WARSAW, Poland — Leaders of the NATO military alliance gathered Friday to order ambitious actions against a daunting array of dangers to the security of their nations and citizenry, including a rearmed and increasingly unfriendly Russia to Europe's east and violent Islamic extremism to the south.
"The decisions we're going to take together will once again confirm that Europe and North America stand together, act together to support all allies against any threats," NATO Secretary-General Jens Stoltenberg said, predicting a "landmark summit" meeting of U.S. President Barack Obama and other heads of state and government.
In an op-ed published in the Financial Times, Obama called Friday on NATO to stand firm against Russia, terrorism and other challenges, and to "summon the political will, and make concrete commitments" to strengthen European cooperation after the British people's vote in June to leave the European Union.
Stoltenberg said for NATO's 28 member nations to be safe, they don't only need to reinforce their own armed forces, but to come to the aid of partner nations in the Middle East and North Africa menaced by extremist violence.
"For our nations to be safe, it's not enough to keep our defenses strong, we must help to make our partners stronger," NATO Secretary-General Jens Stoltenberg said.
"Training local forces is often our best weapon against violent extremism," Stoltenberg told a pre-summit forum of defense and security experts. Among the items on the NATO meeting's ambitious agenda is increased assistance for Iraq's military, extension of the West's financial commitment to the Afghan military and police, aid for Tunisia, and getting NATO more involved in the campaign against Islamic State by authorizing use of AWACS surveillance planes to assist the U.S.-led coalition fighting the group.
In Warsaw, NATO heads of state and government will also order deployment of multinational units on the alliance's eastern frontiers — a move vigorously opposed by the Kremlin, but that Germany's defense minister said Friday is proper to counter what she called a "completely unpredictable and aggressive Russia."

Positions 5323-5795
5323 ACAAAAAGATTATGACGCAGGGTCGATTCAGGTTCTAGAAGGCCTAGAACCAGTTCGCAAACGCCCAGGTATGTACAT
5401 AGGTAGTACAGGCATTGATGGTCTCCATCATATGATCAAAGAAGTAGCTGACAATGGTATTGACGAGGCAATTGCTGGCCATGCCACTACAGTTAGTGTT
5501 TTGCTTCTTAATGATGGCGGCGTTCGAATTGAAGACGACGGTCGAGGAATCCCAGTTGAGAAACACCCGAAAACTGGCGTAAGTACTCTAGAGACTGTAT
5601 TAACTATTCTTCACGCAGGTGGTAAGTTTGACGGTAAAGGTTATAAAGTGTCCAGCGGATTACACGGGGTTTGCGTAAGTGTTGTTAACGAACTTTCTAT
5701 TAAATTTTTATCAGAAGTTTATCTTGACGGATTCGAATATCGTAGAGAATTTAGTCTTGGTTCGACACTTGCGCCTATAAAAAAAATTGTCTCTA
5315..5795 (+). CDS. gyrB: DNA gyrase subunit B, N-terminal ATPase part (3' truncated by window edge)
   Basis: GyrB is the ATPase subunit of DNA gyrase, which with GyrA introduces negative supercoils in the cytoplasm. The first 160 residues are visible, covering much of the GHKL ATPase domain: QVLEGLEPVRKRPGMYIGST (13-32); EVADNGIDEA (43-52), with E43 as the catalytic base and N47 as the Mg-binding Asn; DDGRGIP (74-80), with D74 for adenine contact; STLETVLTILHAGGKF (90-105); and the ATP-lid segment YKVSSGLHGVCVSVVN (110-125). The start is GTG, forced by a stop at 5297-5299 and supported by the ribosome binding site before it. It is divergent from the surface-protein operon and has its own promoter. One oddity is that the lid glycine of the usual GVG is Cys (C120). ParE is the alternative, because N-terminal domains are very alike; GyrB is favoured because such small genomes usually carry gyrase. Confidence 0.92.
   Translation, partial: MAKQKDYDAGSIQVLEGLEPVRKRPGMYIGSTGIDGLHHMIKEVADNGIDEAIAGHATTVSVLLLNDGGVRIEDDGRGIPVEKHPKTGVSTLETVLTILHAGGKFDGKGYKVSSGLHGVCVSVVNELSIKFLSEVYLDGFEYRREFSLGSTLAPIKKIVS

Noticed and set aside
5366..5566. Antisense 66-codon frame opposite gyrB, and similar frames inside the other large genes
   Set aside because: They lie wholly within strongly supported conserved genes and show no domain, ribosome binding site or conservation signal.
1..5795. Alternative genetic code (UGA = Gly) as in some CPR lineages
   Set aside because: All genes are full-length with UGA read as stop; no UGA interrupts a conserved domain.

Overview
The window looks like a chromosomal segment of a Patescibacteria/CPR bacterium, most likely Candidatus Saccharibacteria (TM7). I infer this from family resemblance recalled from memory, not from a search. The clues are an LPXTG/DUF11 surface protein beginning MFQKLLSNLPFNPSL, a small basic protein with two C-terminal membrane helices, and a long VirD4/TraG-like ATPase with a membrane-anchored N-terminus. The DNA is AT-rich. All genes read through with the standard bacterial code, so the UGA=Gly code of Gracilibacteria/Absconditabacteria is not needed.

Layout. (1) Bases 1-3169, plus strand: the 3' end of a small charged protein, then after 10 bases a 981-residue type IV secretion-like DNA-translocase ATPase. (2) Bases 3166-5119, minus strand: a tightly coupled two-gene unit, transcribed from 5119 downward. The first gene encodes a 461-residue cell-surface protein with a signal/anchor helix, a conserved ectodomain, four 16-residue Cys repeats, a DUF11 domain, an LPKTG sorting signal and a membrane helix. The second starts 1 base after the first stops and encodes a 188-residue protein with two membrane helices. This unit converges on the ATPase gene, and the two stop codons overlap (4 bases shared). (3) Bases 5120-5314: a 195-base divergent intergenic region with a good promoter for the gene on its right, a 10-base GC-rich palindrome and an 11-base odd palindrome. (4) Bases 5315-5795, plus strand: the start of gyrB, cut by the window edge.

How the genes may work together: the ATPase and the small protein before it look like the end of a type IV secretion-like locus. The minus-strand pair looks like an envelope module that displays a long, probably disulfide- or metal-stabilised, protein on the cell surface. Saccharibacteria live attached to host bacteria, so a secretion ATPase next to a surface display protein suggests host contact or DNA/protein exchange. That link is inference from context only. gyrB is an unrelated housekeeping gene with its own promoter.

Ursula von der Leyen said Poland and the Baltic states want greater protection because Russia's 2014 annexation of Crimea from Ukraine shows Moscow "doesn't respect borders." She told German broadcaster ARD that NATO must maintain a dialogue with Russia, but from a "position of strength."
"It's important that NATO deploys with such strength that it's clear nobody can see an advantage in attacking this military alliance," the German minister said.
As Obama and the other alliance heads of state and government were gathering in the Polish capital, a spokesman for Russian President Vladimir Putin said Moscow is willing to cooperate with NATO, even though he said it acts toward Russia like an enemy.
Russia "has always been open for dialogue" with NATO, especially to fight what it sees as a "genuine threat" — terrorism, Dmitry Peskov said.
"Russia is not looking (for an enemy) but it actually sees it happening," Peskov told reporters in Moscow., "When NATO soldiers march along our border and NATO jets fly by, it's not us who is moving closer to the NATO borders."
Warsaw may become the most highly secured city in the world during the summit, which takes place after a string of recent extremist attacks across the globe.
Helicopters hovered Friday above the National Stadium, the meeting's venue, while 6,000 police officers, backed up by soldiers, gendarmes, firefighters and other security officials, were out on Warsaw's streets.
Security efforts are most heavily concentrated at the stadium, which has been encircled by a metal barrier, and high around hotels hosting the many VIPs. Many streets in the city of 1.7 million have been blocked and some mass transit routes altered, inconveniencing many residents.
The airspace over Warsaw is also being monitored closely, with a ban on flights in a 100-kilometer (60-mile) radius from the stadium. Violators run the risk of being shot down.
Vanessa Gera in Warsaw and Nataliya Vasilyeva in Moscow contributed.